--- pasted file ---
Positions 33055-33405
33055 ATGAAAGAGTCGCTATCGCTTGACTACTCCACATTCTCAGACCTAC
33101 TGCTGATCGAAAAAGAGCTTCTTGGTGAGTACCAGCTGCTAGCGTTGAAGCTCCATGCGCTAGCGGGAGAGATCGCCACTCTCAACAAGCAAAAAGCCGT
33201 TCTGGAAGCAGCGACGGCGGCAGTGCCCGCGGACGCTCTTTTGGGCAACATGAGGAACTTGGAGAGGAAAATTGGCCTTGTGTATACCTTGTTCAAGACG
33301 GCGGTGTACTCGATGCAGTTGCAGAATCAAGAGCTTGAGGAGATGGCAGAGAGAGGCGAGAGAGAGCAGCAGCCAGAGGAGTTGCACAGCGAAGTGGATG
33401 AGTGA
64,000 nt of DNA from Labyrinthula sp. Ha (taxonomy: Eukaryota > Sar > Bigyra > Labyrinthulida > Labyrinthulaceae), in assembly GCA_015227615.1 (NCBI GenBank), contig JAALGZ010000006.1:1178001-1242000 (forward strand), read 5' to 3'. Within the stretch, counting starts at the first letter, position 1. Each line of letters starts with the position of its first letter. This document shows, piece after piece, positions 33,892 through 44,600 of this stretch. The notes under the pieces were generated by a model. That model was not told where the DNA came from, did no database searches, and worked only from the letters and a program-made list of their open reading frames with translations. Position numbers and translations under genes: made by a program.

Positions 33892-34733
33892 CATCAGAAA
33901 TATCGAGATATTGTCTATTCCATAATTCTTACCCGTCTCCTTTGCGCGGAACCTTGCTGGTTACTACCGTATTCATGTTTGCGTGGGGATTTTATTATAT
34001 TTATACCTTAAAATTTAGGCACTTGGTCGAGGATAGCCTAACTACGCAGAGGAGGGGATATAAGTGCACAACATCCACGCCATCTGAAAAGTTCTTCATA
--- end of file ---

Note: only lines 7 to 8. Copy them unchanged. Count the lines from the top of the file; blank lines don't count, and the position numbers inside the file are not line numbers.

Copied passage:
64,000 nt of DNA from Labyrinthula sp. Ha (taxonomy: Eukaryota > Sar > Bigyra > Labyrinthulida > Labyrinthulaceae), in assembly GCA_015227615.1 (NCBI GenBank), contig JAALGZ010000006.1:1178001-1242000 (forward strand), read 5' to 3'. Within the stretch, counting starts at the first letter, position 1. Each line of letters starts with the position of its first letter. This document shows, piece after piece, positions 33,892 through 44,600 of this stretch. The notes under the pieces were generated by a model. That model was not told where the DNA came from, did no database searches, and worked only from the letters and a program-made list of their open reading frames with translations. Position numbers and translations under genes: made by a program.

Positions 33892-34733